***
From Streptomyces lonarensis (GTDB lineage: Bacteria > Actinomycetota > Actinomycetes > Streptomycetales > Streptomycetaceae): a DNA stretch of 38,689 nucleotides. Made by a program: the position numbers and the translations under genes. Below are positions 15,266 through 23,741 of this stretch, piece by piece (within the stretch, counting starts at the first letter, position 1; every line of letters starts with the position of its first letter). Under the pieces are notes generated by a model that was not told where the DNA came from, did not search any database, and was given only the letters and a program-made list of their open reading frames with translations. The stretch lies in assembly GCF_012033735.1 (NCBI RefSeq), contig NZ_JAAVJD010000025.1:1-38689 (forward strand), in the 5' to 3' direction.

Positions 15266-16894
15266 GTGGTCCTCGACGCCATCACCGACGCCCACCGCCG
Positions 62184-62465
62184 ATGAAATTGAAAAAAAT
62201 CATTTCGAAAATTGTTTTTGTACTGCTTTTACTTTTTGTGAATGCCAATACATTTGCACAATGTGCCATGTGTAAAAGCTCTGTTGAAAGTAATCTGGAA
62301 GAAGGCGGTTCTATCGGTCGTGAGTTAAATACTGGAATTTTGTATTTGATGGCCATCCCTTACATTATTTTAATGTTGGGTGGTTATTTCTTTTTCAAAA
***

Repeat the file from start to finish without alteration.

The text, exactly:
From Streptomyces lonarensis (GTDB lineage: Bacteria > Actinomycetota > Actinomycetes > Streptomycetales > Streptomycetaceae): a DNA stretch of 38,689 nucleotides. Made by a program: the position numbers and the translations under genes. Below are positions 15,266 through 23,741 of this stretch, piece by piece (within the stretch, counting starts at the first letter, position 1; every line of letters starts with the position of its first letter). Under the pieces are notes generated by a model that was not told where the DNA came from, did not search any database, and was given only the letters and a program-made list of their open reading frames with translations. The stretch lies in assembly GCF_012033735.1 (NCBI RefSeq), contig NZ_JAAVJD010000025.1:1-38689 (forward strand), in the 5' to 3' direction.

Positions 15266-16894
15266 GTGGTCCTCGACGCCATCACCGACGCCCACCGCCG
Positions 62184-62465
62184 ATGAAATTGAAAAAAAT
62201 CATTTCGAAAATTGTTTTTGTACTGCTTTTACTTTTTGTGAATGCCAATACATTTGCACAATGTGCCATGTGTAAAAGCTCTGTTGAAAGTAATCTGGAA
62301 GAAGGCGGTTCTATCGGTCGTGAGTTAAATACTGGAATTTTGTATTTGATGGCCATCCCTTACATTATTTTAATGTTGGGTGGTTATTTCTTTTTCAAAA